By Megan Reynolds.
Cycle touring is a fantastic way to discover new places, see new sights, meet new people and simply slow down the pace of life for a while. A cycle tour can be anything from a couple of days to a few months in duration and as basic or luxurious as you wish.
Cycle touring allows you to experience a place in a totally different way to motorised transport. On a bike you really are amongst it, not isolated sealed inside your metal box. You can smell a place, see it, feel the heat, the cold, hear the noise, or enjoy the silence. You can pull up whenever you like, pause to look at a stunning view, visit a shop, eat lunch, and then get on your way again quickly; no parking worries, no looking for gas stations, no long days at the wheel feeling the fatigue, just the wind in your hair and the freedom to go wherever you like.
Spend a couple of days exploring a new area or a few months touring the country; once you’ve tried cycle touring, you’ll be hooked.
So how do you go about planning your cycle tour? Clearly you’re going to need a bike. You’re also going to need some method of carrying your gear. A purpose built touring bike makes fitting racks, panniers and touring luggage easy. But a touring bicycle isn’t essential. A lot of regular bikes can be used for a cycle tour. Plenty of spontaneous travellers have set off on a bike that they’ve dug out from the back of the garage. There are pannier racks available that will fit bikes that don’t have touring rack eyelets. There are some exceptions, an uber-light carbon fibre racing bike frame won’t be strong enough to take the weight of a full camping tour set-up. Most other bikes should be ok, if in doubt, ask for advice at your local bike shop.
The amount and type of luggage you require will depend on the length and nature of your tour. If you’re only going to be away a couple of days and will stay overnight in a hotel or guest house, then you won’t need much gear, so a saddle bag or even a rucksack might be enough. For very long tours you might consider a trailer. If you’re going to camp, you’ll need more gear than if you stay in hotels.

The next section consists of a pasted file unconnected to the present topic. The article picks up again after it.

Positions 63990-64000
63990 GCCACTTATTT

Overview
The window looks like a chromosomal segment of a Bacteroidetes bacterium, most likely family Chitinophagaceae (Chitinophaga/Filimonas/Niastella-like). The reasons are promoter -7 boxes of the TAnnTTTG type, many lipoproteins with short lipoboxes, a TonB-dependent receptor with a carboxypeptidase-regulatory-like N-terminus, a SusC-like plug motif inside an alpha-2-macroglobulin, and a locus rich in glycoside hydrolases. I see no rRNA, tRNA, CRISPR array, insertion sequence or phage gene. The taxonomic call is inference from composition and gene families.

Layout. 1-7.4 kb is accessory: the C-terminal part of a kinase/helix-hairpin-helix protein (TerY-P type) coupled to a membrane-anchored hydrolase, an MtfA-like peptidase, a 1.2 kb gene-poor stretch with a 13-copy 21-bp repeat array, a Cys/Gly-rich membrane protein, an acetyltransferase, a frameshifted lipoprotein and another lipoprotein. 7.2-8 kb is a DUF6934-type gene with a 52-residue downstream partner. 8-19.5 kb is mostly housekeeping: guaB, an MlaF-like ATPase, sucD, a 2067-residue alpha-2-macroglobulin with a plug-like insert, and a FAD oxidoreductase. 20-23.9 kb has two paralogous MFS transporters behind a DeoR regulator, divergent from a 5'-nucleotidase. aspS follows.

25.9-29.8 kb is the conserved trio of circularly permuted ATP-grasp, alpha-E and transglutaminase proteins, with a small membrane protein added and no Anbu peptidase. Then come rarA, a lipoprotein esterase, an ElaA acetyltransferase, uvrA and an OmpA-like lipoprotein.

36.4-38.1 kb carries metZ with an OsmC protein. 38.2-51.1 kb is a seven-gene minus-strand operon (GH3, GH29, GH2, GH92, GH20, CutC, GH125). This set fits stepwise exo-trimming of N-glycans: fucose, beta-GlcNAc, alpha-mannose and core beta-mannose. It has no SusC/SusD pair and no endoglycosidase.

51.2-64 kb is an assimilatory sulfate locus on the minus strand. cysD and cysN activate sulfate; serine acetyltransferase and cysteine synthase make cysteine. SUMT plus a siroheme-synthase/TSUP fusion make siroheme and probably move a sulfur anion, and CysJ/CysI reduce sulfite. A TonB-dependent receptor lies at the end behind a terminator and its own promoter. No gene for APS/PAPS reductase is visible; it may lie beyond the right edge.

Cycle touring is a really good way to pare down to life’s bare essentials. Everything that you will need on your tour you must carry in some way, so pack judiciously and take only the things you absolutely need; for a short trip, versatile, comfortable clothes and a toothbrush should be sufficient!
In addition to your personal gear, you’ll need to carry basic tools in order to mend punctures and perform routine bike maintenance to keep you on the road.
If you have a limited amount of time, you might want to plan your route in some detail, to make sure you get to the end point on time. If you’re touring for a few weeks, or even months, you might take a more relaxed approach, having a vague plan in mind but seeing where the road takes you and perhaps lingering longer in places you like. There are a number of published and well sign-posted long distance cycle routes, and one of these would be a good idea if you’re new to cycle touring or not 100% confident in your route planning abilities. Whatever your approach, it’s a good idea to build in some contingency time to allow for additional stops and running repairs, and just to give yourself time to take it all at a leisurely pace.
If you are in any doubt about whether cycle touring is for you, give it a go – you’ve got nothing to lose and lots to gain.